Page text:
The teacher’s role in whole-language classrooms

iStock_000018120666XSmallCritics of the whole language movement contend that it fosters a laissez-faire, do-your-own-thing attitude in the classroom and that it lacks clear instructional objectives and standards. Dennis Sumara, a junior high teacher, and Laurie Walker, associate professor at the University of Lethbridge, Alberta, Canada, concede that the flexibility of the whole-language model, together with imprecise language, has led to misinformation and misinterpretation of the principles of whole language.

Sumara and Walker state that effective whole language teaching is based on deliberate planning designed to lead children to improve their language skills, including traditional skills, such as understanding phonics and using conventional spelling. In an effort to develop more precise professional language and to clarify how whole language principles translate into effective teaching, Sumara and Walker observed and interpreted the practice of two successful whole-language teachers.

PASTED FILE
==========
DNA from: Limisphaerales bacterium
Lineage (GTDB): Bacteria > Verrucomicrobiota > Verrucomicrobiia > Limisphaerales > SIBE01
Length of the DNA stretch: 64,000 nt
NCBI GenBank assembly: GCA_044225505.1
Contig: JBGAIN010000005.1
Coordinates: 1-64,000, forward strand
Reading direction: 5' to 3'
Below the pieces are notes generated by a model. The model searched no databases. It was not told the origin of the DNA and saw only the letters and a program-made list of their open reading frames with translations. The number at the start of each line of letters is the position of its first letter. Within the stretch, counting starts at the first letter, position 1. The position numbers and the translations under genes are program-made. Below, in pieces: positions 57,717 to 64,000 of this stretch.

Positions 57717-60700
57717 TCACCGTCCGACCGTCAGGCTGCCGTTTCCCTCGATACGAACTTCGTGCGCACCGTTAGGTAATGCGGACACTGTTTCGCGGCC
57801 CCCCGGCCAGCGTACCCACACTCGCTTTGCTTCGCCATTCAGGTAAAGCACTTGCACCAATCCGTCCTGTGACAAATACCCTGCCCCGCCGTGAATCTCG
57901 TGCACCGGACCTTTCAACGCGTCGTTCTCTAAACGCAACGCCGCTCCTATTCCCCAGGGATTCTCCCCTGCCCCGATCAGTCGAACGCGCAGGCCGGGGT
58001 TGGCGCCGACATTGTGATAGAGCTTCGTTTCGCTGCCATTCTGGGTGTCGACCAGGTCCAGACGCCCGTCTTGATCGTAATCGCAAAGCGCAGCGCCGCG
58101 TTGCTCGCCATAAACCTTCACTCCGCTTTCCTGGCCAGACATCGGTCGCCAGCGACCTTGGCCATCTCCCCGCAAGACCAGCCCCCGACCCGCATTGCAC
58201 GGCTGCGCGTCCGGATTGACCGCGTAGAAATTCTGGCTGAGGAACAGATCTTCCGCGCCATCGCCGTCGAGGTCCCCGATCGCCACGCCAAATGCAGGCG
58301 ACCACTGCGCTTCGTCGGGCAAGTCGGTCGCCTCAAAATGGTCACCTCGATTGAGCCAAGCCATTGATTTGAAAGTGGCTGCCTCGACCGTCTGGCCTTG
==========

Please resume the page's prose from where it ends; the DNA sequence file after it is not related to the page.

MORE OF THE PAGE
Successful whole-language classrooms

Both teachers, working in a small city in southwestern Alberta, were identified as successful whole language teachers by their peers, school administrators, and university faculty. The first teacher with 17 years’ experience, currently teaches a third grade class of 24 children in a largely middle-class, English-speaking suburb. Her school encourages holistic teaching and all instruction is organized around theme units.

The second teacher teaches a fourth-grade class of 34 students with diverse socioeconomic backgrounds. Fourteen of these students are recent immigrants from Southeast Asia and South America. This teacher reports that her whole-language approach has evolved over nine years of teaching. Whole-language principles, she states, coincide with conclusions about language learning that she reached following her experience as an ESL (English as a Second Language) teacher and as a librarian. Her school has no policy about whole language teaching.

Each classroom was observed for 60 to 70 hours during one semester. All the records (notes, videotapes and transcripts) of these observations were shared with the teachers, who provided further clarification, correction and information about the activities. Interviews and samples of materials were gathered during these meetings with the teachers. The records and materials were analyzed to determine the existence of common patterns in successful whole language teaching.